“Guess what?” my father said, sounding like a little kid with a secret he couldn’t wait to tell me.

“What?” I asked, still half-asleep even though it was nearly 9AM.

“Larry set it up so you can log in to my computer!  From anywhere!  Isn’t that great?”

This, indeed, was news worth waking up for.  I’m unofficially my father’s computer consultant.  Every year, before his store opens for the season, I go to Mom and Dad’s house and sit at the computer with my father looking over my shoulder as he dictates to me the changes he wants made on the price lists for each store. When I set up the initial documents years ago, it took hours and my patience was gone by the end of the process.  I left in a huff.

In subsequent years, another store owner gave him his take-out menu and Dad wanted me to create one just like it.  Easier said than done, but I did it, again leaving in a huff after hours spent learning the mysteries of combining text and images in a Microsoft Word document.  Why did the sundae flavors keep hiding behind the picture of the sundae?  Why were the columns of Blizzard flavors not lining up correctly?

The bigger mystery to me was why I was the only one that could help my father with these tasks.  I didn’t live at home.  In fact, he had two other children living in his house that knew just as much about this stuff as I did – if not more.  But they didn’t have the patience to sit with Dad. Dad doesn’t have that kind of patience himself.  More likely, my siblings were just smart enough to not get themselves involved.

So I made trips home from Boston each year – a week or two before the stores opened – to edit price lists and menus with Dad.  Five years ago, when I moved back to my hometown, the trip was only 15 minutes as opposed to three hours.  My skills and patience increased and I created Cake Order Forms, Phone Lists, and Ice Cream Count documents.  I rarely left upset with him.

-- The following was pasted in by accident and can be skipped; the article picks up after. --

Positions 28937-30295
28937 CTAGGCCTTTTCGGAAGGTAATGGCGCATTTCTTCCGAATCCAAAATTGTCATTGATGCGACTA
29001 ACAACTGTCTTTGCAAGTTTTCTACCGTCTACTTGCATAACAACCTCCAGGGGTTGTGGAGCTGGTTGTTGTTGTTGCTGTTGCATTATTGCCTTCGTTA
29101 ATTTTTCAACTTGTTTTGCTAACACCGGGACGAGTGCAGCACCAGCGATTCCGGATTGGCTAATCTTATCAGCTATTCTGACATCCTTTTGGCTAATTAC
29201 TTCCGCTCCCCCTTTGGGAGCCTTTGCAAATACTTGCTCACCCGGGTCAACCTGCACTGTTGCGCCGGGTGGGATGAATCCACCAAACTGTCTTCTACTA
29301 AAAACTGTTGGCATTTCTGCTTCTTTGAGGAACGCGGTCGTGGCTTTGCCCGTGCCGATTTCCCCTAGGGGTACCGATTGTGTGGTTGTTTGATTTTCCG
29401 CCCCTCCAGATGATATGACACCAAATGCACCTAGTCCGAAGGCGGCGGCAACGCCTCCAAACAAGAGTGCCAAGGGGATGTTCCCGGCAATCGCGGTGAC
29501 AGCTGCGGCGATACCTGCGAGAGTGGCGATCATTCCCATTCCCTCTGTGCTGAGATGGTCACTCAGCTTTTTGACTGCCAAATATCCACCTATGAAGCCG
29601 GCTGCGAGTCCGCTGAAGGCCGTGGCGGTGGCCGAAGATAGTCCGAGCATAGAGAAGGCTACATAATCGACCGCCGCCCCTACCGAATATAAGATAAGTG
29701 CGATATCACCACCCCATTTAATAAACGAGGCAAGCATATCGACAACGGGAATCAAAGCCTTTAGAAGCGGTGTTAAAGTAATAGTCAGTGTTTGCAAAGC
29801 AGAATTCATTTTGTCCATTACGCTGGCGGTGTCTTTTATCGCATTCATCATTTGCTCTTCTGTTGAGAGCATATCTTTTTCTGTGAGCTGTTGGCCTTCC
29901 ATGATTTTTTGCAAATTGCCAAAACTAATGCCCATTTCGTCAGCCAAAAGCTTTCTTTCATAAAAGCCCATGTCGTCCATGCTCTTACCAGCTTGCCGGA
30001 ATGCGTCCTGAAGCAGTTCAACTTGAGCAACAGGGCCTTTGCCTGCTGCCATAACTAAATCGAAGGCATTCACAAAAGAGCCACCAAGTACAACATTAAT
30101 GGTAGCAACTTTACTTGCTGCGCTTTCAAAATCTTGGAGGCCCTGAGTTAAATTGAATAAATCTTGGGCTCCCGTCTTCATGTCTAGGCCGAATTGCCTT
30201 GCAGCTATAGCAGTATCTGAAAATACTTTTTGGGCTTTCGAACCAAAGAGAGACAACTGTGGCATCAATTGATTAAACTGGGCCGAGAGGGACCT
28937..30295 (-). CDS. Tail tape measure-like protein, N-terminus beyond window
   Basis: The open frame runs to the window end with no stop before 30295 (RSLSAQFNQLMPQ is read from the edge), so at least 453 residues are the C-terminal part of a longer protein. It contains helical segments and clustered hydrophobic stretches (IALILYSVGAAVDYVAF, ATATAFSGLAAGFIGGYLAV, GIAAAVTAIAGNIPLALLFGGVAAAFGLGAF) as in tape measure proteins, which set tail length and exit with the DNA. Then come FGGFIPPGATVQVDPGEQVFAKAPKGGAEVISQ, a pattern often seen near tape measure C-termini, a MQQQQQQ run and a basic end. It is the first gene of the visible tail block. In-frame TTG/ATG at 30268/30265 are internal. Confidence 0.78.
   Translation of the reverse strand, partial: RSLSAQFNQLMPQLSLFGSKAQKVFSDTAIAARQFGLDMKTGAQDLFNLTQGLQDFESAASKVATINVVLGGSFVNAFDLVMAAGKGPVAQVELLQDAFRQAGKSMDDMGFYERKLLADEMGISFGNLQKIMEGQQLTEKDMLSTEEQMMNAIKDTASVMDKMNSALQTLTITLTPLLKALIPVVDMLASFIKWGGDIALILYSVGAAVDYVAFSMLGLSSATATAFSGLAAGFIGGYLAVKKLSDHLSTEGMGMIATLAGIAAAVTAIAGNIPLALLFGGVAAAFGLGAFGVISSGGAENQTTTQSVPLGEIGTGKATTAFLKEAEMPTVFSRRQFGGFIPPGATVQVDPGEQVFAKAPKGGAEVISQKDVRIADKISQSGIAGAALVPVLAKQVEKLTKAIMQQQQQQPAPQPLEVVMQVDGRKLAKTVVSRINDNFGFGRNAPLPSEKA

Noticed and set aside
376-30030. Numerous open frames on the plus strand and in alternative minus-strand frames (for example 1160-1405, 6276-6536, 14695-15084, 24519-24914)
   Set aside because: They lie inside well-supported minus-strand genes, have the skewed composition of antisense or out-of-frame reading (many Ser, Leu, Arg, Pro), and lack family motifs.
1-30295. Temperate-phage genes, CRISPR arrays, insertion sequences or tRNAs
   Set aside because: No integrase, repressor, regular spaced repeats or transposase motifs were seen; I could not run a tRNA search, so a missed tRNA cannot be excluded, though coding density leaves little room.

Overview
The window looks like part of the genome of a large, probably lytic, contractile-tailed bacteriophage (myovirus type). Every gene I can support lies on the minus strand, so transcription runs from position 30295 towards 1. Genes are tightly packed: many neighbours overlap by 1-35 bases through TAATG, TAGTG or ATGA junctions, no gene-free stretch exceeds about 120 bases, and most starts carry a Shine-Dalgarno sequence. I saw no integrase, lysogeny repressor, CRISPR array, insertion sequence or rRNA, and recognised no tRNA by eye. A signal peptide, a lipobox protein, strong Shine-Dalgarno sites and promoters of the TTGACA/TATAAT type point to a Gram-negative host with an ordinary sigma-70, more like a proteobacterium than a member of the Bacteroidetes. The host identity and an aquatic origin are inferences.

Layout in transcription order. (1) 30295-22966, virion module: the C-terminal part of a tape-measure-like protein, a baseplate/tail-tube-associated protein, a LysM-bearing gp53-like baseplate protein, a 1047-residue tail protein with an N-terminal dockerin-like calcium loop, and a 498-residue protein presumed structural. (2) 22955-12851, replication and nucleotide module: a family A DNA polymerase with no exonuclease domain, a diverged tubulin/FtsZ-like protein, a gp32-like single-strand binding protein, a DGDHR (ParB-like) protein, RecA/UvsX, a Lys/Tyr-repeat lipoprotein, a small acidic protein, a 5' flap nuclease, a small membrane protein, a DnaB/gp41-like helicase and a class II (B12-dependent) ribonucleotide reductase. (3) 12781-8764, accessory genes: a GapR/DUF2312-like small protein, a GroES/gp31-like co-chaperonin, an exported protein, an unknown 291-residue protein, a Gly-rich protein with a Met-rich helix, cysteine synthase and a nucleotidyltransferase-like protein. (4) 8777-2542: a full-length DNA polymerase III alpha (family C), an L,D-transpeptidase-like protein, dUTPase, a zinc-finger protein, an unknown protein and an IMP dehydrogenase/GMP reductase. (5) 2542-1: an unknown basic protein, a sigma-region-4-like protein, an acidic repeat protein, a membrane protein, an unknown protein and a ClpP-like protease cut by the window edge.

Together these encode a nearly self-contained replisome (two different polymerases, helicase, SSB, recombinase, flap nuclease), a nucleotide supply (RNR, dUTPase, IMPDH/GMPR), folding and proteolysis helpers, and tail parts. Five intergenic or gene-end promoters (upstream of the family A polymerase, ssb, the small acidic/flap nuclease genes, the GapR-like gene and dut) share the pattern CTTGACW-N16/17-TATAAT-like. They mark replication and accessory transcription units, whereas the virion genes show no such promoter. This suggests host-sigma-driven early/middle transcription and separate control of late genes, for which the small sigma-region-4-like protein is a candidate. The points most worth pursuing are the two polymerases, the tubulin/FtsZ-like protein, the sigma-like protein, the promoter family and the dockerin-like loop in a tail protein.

But here I am in North Carolina.  I won’t be home before the stores open.  But have no fear!  No, the sister that lives in the apartment over their garage is not taking my place (you’re welcome, Meg!).  I’m coming to Dad – virtually.

Larry, Dad’s accountant, got the technology to log into my father’s computer to look at his Quickbooks.  Dad’s brain got to thinking and he asked Larry if there was a way I could do the same thing.

So this morning, I spent a record one hour on the phone with Dad, editing price lists and menus for the 2012 season.  My father told me the changes and watched on his computer as I opened the documents, did the changes, and even printed everything right to his computer.  He was impressed.  So was I.

Not 15 minutes after I hung up with Dad, my mother called.  “You did price lists with Dad this morning I heard.  How are you doing?” she asked.

“Fine,” I said.  “We finished in record time.  Did he tell you how well it went?”

“Yes, but I wanted to see how you were feeling,” said my mother, having witnessed my frustration of earlier years.

“I think it’s actually getting better each year,” I said.

“I still don’t understand why you have to do it,” she said.

“I don’t know either.  But I’m fine with it now.  And with this remote control thing, I don’t feel so bad that I’m thinking of moving to North Carolina after my travels.”

“You don’t have to feel bad,” she said.  I know.  But I’m the only one of the five of us kids that’s not living within two hours of Mom and Dad. I am blessed with a family that kind of likes being with each other.  Technology isn’t the same as being there.  But it sure helps.

Now I Lay Me Down to Sleep….

Planning one trip can be a little stressful.  Planning a year of trips might just drive me crazy.